Charles Beale by Mary Beale

Charles Beale by Mary Beale (c.1675)

For My Daily Art Display today, I am staying with an English artist but instead of a landscape painter and a man as was the case yesterday I am focusing on a lady artist, one of the most important portrait painters of 17th century England and who has been described as the first professional female English painter.  Her name is Mary Beale and the subject of today’s portrait painting is her husband Charles.

Mary Beale was born in 1633, in Barrow in the county of Suffolk.    Her father was the Reverend John Craddock, who was the local puritan rector.  He was an amateur painter and was acquainted with all the local artists, one of whom was Peter Lely, a portrait painter.  Although Mary Beale was never a pupil of Peter Lely there is no doubt that throughout her life she was influenced by his artistic style.  Her mother was Dorothy Brunton who sadly died when Mary was just ten years of age.

In 1652, at the age of eighteen, she married Charles Beale, a cloth merchant and amateur artist and she went to live with him in Covent Garden, London. The Beales had two sons who survived past childhood, Bartholomew and Charles.  Her husband, Charles became deputy clerk of the patents office in about 1660, by which time Mary had begun to study portraiture.   In 1664, the Beales moved away from London.  Charles had lost his job at the patents office and so they had a loss of income and they decided life would be cheaper in the country, so they moved to a farmhouse in Allbrook in Hampshire.  A second reason for the move was for their own safety as that year saw the onset of the Great Plague in London which was to kill a fifth of the population of London.

In 1670, Mary and her family, returned to London and she set up a studio in Pall Mall.  Here she painted many portraits of the aristocracy and local gentry.  Her husband, not only acted as her assistant, but looked after the business side of her artistic venture and her son Charles trained as an artist in his mother’s studio.  Her work was very popular and she received many commissions.   In her husband’s diary he recorded that in the 1670’s his wife received no fewer than 140 commissions for portraits.   Having returned to London she became reacquainted with Peter Lely who had been made the Court Artist to Charles II and many of Mary’s commissions were to paint copies of Lely’s works.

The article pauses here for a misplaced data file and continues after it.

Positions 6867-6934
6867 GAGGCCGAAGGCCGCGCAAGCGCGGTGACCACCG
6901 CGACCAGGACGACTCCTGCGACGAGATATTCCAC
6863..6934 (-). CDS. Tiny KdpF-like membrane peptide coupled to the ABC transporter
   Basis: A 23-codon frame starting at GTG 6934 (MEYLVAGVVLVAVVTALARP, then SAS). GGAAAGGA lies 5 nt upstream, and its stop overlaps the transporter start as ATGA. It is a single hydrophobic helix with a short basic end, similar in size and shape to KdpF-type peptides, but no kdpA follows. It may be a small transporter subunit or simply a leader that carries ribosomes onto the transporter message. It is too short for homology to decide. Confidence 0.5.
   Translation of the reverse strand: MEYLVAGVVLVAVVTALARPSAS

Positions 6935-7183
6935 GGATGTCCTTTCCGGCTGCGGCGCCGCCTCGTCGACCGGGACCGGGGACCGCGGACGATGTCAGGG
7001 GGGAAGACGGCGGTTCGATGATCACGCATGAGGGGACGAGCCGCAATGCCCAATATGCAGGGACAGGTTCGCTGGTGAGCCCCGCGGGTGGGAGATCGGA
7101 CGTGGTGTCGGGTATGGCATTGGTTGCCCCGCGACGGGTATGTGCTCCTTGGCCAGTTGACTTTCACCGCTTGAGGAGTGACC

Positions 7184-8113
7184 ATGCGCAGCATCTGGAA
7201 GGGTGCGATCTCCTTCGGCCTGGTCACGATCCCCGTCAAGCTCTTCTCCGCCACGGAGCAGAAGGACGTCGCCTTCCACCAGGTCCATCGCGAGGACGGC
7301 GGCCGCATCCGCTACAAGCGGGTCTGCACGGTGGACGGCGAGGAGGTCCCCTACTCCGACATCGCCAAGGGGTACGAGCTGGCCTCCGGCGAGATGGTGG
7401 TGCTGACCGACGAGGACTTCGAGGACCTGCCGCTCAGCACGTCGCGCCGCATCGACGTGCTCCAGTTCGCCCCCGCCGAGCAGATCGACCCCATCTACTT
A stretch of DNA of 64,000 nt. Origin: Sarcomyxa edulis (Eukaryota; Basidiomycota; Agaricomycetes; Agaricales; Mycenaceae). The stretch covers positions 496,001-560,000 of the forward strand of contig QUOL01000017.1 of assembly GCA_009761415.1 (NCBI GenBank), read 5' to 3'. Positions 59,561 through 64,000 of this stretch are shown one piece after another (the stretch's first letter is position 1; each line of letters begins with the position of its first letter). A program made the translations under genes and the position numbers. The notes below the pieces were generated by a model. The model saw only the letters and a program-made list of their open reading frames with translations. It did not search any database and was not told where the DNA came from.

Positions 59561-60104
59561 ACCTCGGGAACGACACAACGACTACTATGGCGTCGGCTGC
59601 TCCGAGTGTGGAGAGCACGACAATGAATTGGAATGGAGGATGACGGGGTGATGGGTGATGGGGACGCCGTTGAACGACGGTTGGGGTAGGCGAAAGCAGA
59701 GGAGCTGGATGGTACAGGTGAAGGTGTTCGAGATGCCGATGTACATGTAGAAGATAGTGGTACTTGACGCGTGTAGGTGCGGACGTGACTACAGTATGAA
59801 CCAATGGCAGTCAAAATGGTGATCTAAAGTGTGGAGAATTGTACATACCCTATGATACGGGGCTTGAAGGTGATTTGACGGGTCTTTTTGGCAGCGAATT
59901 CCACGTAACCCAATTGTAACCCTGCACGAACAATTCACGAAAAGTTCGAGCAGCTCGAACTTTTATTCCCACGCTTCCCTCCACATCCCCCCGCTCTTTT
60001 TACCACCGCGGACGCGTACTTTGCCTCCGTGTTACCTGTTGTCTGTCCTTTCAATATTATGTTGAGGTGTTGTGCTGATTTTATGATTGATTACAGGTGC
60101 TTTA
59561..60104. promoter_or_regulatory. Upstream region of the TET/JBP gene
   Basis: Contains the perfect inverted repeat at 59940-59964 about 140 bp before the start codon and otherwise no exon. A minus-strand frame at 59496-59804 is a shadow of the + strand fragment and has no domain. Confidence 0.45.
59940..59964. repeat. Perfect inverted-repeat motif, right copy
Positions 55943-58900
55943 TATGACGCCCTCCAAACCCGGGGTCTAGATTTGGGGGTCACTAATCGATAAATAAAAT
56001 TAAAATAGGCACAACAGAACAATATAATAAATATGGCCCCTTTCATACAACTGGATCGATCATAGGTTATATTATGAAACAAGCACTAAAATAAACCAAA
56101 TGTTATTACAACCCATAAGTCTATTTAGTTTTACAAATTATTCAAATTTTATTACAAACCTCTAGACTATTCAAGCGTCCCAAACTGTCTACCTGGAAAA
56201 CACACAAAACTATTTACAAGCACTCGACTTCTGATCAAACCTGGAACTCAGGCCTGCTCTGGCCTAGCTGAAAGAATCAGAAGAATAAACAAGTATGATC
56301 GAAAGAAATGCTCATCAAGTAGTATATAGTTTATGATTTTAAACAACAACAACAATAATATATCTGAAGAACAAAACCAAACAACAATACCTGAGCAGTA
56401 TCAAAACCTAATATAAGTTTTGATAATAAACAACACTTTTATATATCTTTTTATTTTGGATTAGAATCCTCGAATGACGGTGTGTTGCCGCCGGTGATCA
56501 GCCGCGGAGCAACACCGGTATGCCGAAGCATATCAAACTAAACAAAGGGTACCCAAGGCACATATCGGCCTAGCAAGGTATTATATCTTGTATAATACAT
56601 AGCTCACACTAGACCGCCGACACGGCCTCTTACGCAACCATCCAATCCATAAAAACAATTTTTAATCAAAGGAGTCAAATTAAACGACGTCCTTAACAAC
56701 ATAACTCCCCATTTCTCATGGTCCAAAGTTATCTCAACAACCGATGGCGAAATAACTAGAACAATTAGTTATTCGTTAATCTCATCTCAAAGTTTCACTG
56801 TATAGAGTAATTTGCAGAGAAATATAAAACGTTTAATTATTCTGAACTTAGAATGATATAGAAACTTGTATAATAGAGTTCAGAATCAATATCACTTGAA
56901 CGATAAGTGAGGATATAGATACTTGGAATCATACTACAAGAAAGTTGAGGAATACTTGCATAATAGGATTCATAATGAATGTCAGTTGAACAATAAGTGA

Mary Beale died in 1699, and was buried at St James’s, Piccadilly. Her husband died in 1705.  The Beales’ first child Bartholomew died when he was young.  Her second son also called Bartholomew studied portraiture but eventually gave up any thoughts of being a full time artist and took up medicine.  Her third son Charles jnr. became a painter specialising in miniatures.

The painting today, simply entitled Charles Beale, is a portrait of her husband.  She has portrayed him as a poet and clothed him accordingly in a style of unkempt abandon.  His disheveled state was that of the preserve of poetic and melancholic genius.  I love the informality of this painting with the sitter’s relaxed pose dressed in a brown gown underneath which we can see an open-necked chemise.  This portrait is in direct contrast to the portraiture norm when the sitter is expected to be shown in a strong courtly pose. This is a portrait that exudes casualness and familiarity which of course one expects of a husband’s portrait carried out by his loving wife.   This portrait has done away with the use of background drapery or Arcadian imagery which was so popular at the time and would no doubt have been included if this had been a commissioned work.  It is an engaging and intimate portrait.  The couple were very much in love and in his notebooks he always referred to his wife as his “Dearest and most Indefatigable Heart”.  There was great equality in their relationship and the fact that after losing his job he “worked” for his wife, which was acting against all contemporary notions of married life. Religious, social and medical teaching stressed the secondary role to be played by women, whose place was determined forever by Eve’s original Sin.   But Charles had no qualms about his position of apparent subservience.  Mary was a firm believer of equality between a husband and his wife and between man and woman outside of marriage.  She even put down her thoughts on the subject in 1660 when she wrote Essay on Friendship.  In Tabitha Barber’s book Mary Beale she quotes Mary’s thoughts on the subject of friendship and equality between husband and wife, writing:

“…This being the perfection of friendship that it supposes its professors equally, laying aside all distance, & so levelling the ground, that neither hath therein the advantage of other…”’

Regarding the relationship in marriage between husband and wife, Mary wrote:

“…In marriage, God had created Eve as ‘a wife and Friend but not a slave…”

Mary Beale painted numerous portraits of her husband Charles which is testament to the deep affection between them.

This painting presently hangs in a private collection.